Associates, In-House Counsels & Advocates

Sneha Nainwal, on BCL from Oxford, work at LKS and moving to the UK

Sneha Nainwal graduated from Symbiosis Law School in 2010. Soon after graduation, she went on to pursue BCL at University of Oxford. She has a very rich experience of working in India and United Kingdom. She then worked at LakshmiKumaran and Sridharan for about two years.

Being a tax specialist she also has a keen interest in opportunities involving commercial litigation and arbitration.

In this interview, she talks about:

  • Law school experience at Symbiosis and University of Oxford
  • Work experiences at LKS, SGH Martineau LLP,
  • Experience as a Contract Attorney at Bird & Bird, Hausfeld and Pinsent Masons
  • Work culture in India and the UK

 

How would you like to introduce yourself? Please tell us about your pre-college experience.

I am a dreamer by faith and lawyer by profession.

My brother and I had a fairly modern upbringing that offered a unique blend of traditional values and liberal outlook. My father is a judge and my mother is a home-maker. We were always encouraged to find our own inspiration in life and so we did. While I followed my father’s footsteps and joined the legal field, my brother is now a user interface designer with Facebook in California.

As part of our family tradition, I was sent to a boarding school in Nainital at a very young age. The 7 years spent at St. Mary’s Convent, one of India’s finest residential public schools, have had the greatest influence on my life. With its focus on an all-round education, character building and the belief that one’s competition is only with oneself, the years spent at Ramnee gave me the courage and integrity to be myself. My stay at Symbiosis Law School, on the other hand, gave me the opportunity to interact with fellow aspiring legal professionals and an inspiration to succeed. I made some great memories, and even better friends!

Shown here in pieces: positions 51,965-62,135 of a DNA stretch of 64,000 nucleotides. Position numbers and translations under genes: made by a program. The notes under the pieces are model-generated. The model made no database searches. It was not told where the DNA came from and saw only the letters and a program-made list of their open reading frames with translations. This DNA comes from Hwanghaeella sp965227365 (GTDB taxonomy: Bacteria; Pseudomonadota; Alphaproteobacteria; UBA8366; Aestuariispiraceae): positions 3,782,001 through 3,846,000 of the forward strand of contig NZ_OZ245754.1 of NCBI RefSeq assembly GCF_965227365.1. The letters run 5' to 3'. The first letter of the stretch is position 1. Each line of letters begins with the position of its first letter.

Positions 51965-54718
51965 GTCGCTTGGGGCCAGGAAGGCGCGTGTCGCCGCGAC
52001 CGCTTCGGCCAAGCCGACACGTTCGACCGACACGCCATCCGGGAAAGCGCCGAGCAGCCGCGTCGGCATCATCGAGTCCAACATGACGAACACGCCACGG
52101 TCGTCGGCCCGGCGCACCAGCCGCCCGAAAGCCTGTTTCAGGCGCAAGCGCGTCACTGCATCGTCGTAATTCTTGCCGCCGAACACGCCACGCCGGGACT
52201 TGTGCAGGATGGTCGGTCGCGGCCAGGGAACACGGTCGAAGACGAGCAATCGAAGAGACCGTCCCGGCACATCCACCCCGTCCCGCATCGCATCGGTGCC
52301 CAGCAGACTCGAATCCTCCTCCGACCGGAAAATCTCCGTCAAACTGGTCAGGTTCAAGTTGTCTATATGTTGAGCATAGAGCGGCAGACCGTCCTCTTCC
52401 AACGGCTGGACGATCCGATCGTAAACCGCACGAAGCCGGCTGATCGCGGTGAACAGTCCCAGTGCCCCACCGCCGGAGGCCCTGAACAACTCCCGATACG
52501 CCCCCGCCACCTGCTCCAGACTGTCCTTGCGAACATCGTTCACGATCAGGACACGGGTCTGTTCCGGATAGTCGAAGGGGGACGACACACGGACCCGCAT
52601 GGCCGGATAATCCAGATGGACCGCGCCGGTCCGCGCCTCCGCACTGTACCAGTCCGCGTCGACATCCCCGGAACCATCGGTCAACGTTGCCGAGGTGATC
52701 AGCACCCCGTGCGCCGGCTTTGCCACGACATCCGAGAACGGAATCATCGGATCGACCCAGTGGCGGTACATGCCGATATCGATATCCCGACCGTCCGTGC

I read for the BCL at the University in Oxford in 2010-2011. I then worked at Lakshmikumaran & Sridharan, Attorneys in New Delhi for about 2 years. Pursuant to my appointment at SGH Martineau LLP, an international law firm in London, I moved to the UK in 2014 and am currently qualifying as a Solicitor in England & Wales. I reside in London with my husband, who works in investment banking.

 

When and how did you decide to study law? How did you settle for Symbiosis Law School?

With most of my family being reputed members of the legal fraternity, law has always had an impact on my life. My father has served the Indian Judiciary for over 25 years. The sight of those red and black books with their slightly musty smell in his library, his typewriter and his black gown always held a strange charm for me. I was an inquisitive child, easily dissatisfied with popular reason and superficial explanations.

At school, this nascent curiosity developed into a lively quest for academic research and love for debates. Being naturally good with numbers, I enjoyed subjects like maths and accountancy and took up the commerce stream for my ISC Levels. I came to realise that my skills were best suited for a career which demanded potential for research, logical aptitude and commercial acumen.